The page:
This isn’t a post about starting a small press. Though I have to say, between Jackie Corley’s two posts so far on the subject and the announcement of Publishing Genius’s Awesome Machine imprint, it’s something that’s been running through my mind more than usual lately. In lieu of having, say, a book I’d like to release on a theoretical small press, my mind turns to the look and feel of things — hence, these ramblings.
There’s something appealing about developing an aesthetic, of working with restrictions (say, no color on the covers) and making that into an asset. I recently read an old New Directions edition of John Hawkes’s Travesty, and the cover artwork manages to be distinctive using only a dissected photograph and a pair of typefaces.
There’s also something appealing about experimenting with the tactile. Not long ago, I picked up Wild Nothing’s Gemini on LP. Their label, Captured Tracks, released a limited edition of this album with silkscreened covers; it turned the cover image from something lush and surreal to something timeless, and made it tactile in the process. I’d think something like this (taking a certain number of each print run and silkscreening covers, for instance) would be doable in the print realm as well.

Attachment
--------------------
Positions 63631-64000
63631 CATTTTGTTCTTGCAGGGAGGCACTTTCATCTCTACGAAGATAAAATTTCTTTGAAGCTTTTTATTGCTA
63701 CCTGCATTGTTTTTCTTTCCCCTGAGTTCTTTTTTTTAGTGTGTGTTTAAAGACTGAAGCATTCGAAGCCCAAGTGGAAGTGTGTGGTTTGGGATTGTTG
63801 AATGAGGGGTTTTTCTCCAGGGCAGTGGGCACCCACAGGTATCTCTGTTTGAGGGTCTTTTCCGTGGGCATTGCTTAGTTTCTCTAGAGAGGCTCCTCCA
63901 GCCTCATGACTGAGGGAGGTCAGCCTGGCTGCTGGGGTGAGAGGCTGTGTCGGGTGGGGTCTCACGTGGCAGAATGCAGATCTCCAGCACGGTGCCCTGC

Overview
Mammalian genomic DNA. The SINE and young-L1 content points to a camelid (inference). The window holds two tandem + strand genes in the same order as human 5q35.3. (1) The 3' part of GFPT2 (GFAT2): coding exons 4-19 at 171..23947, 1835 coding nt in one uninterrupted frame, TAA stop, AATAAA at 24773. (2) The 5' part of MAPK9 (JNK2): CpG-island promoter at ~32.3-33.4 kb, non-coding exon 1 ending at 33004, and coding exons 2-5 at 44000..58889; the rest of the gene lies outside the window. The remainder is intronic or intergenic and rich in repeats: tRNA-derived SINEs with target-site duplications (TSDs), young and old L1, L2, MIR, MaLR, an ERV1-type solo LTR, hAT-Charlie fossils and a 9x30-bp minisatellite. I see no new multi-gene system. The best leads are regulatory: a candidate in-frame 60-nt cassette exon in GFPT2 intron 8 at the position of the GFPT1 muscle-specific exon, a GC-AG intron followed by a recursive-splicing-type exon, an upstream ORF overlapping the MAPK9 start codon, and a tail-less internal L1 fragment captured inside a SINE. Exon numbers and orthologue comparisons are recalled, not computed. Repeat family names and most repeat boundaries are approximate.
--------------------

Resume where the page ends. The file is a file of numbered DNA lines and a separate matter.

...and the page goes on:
Mostly just thinking out loud, at present. But I can’t deny that the challenge of creating a distinctive look and feel for the paperback editions* of this theoretical press has a pretty significant appeal; of, essentially, creating the sort of books that would draw my eye by being distinctive from the editions around them.
*-I assume there would also be digital editions involved as well.
So hey, Maura Johnston has an excellent interview over at eMusic with Teenbeat founder Mark Robinson.
This bit is interesting, and — I’d think — gets at a lot of what’s good about both physical and digital distribution of music.
What do you think of digital distribution’s effects on the presentation of albums?